Sam grabbed an unused diaper from the passenger seat and pushed his car door open. At the same time, the woman unlocked her passenger side door and bent down and placed the sack of groceries on the seat of her car. She was too preoccupied to hear him approach.
“Excuse me,” he said.
The woman retracted out of the car and turned and faced him.
“Do I know you?”
“I’m sorry to bother you,” he said with a crooked smile, “but do you know how to change a diaper?”
She looked at the diaper in his hand and then back at him.
“Who do you ask?”
“My sister asked me to watch my nephew for a few hours, and I can’t seem to get the darn thing on right.”
He angled the diaper in the direction of his car.
“My car’s right over there,” he said. “Do you think you could help me?”
The woman hesitated and studied the man’s car for a moment and then shrugged her shoulders.
“I really need to get home.”
The man smiled, but not just any smile. It was one he’d practiced in the mirror over and over again until it conveyed what he needed it to—trust me.
“It will only take a minute,” he said.
They walked over to Sam’s car, and he was careful to remain a few paces behind her. He glanced over his left shoulder and then his right. All was still, and since the store closed in five minutes, he was certain it would remain that way.
He watched the woman peek through the window of his car and relished the startled look on her face when she didn’t see a baby. With a perplexed look, she turned and faced him.
The man reached into the front pocket of his hoodie with all the calmness of a drug addict who’d just smoked a bag of weed and pulled out a needle and inserted it into her shoulder. In an instant her body went limp and she sagged into him.
Happy anniversary, he thought to himself.
When he arrived home, Sam pulled the woman out of the trunk of his car and placed his hands in the small of her back and tossed her over his right shoulder. Her exposed thigh pressed against the flesh on his face and he felt her body quiver. It made him feel alive again. The way she looked at him when he opened the trunk and gazed down on her reminded him of a fawn, but she didn’t move or make a sound. He was a little disappointed by this and expected more of a challenge.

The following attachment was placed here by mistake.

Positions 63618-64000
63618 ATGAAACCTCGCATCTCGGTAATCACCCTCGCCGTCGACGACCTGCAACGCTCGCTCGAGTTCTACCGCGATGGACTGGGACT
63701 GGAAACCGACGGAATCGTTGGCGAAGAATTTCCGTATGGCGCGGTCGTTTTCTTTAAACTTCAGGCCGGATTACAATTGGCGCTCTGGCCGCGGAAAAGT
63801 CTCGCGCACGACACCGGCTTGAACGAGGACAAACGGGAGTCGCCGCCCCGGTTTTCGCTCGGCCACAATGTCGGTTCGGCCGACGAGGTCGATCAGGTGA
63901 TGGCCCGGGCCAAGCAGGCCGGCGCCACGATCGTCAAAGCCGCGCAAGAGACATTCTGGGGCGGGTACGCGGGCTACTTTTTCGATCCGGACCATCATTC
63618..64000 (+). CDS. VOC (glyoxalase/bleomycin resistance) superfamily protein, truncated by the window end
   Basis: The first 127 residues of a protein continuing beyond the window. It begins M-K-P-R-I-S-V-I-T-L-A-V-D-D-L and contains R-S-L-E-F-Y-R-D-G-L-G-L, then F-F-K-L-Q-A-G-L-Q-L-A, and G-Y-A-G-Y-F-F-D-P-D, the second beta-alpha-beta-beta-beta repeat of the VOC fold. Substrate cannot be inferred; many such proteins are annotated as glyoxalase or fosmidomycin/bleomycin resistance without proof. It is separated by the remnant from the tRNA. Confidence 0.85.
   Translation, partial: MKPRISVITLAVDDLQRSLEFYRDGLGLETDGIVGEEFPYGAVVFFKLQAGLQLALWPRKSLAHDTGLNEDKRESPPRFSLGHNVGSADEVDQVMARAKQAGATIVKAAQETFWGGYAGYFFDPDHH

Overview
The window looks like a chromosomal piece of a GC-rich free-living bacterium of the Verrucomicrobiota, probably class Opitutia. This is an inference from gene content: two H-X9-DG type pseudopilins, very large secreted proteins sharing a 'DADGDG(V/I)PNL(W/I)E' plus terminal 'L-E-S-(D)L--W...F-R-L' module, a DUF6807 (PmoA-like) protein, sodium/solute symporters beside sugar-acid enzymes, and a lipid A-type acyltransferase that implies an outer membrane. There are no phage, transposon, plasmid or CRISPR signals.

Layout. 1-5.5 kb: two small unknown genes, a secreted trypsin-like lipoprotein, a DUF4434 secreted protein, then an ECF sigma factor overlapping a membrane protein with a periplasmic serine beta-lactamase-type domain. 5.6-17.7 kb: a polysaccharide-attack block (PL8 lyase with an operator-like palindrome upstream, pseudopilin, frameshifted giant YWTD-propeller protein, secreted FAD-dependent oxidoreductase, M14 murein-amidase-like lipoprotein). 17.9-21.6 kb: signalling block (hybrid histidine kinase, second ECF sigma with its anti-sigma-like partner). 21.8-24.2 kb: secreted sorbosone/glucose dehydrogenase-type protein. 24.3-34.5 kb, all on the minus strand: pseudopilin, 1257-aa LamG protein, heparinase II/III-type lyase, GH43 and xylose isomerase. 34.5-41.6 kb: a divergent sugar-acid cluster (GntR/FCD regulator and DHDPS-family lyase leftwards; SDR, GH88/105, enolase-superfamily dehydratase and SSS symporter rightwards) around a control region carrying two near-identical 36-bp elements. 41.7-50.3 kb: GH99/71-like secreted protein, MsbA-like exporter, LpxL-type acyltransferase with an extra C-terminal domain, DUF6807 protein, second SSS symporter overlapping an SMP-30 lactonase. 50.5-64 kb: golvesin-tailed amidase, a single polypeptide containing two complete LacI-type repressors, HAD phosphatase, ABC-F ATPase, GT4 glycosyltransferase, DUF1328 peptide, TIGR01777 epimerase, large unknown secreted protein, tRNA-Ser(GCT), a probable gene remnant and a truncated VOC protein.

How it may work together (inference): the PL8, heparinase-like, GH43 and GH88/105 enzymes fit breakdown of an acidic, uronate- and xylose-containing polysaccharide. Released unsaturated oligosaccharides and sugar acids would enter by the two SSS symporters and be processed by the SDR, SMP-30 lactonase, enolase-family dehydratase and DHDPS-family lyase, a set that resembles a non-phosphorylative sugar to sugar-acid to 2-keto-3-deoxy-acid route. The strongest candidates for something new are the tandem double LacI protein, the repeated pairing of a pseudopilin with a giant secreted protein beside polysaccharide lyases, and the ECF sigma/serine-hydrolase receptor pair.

Sam opened the door to the basement, hauled the woman downstairs and walked past his bottle collection. For the first time since she regained consciousness, the woman tried to scream, but it was muffled by the tape he’d secured over her mouth. He stopped for a moment and turned toward the shelves and patted the side of her leg.
“They’re beautiful, aren’t they?” he said. “Do you see that row there at the bottom? There’s nothing on it now, but in a week or two, it will be all filled up.”
The woman twisted her body and thrashed from side to side and tried to release herself from the tight grip he had on her.
Sam just snickered and said, “That’s more like it.”
He entered a side room that was adorned with a single motif in mind—plastic, and he laid her body across a white padded board in the center of the room. He secured her into the wrist and ankle restraints and then removed the duct tape from her lips.
“There now,” he said, “that’s better.”
A tear trickled down the side of her face and he took his finger and brushed it away.
“Now, now. There’s no need for that,” he said.
“Are you going to kill me?”
He smiled and ran his hand through her hair.
“You have beautiful hair,” he said. “It’s so soft. So well taken care of; I admire that in a woman.”
“Please don’t hurt me,” she said. “I’ll do whatever you want. If you want money, it’s yours, and I won’t say anything to anyone, I promise.”
It was the same plea he’d heard time and time again. A last ditch effort from a terrified woman who’d pledge anything to save herself. He lifted his pointer finger and placed it in the center of her lips.
“Shhh,” he said. “I need you to hold still for me. Nod if you understand.”
She didn’t move.
“I asked you to nod if you understand,” he said. “It isn’t polite of you not to respond, especially since you’re a guest in my house.”
She bobbed her head up and down and another tear escaped from her eyelid.
“This next part is going to hurt for a moment,” he said, “but I find it’s best to get it over with.”
Black Diamond Death (Sloane Monroe Series #1)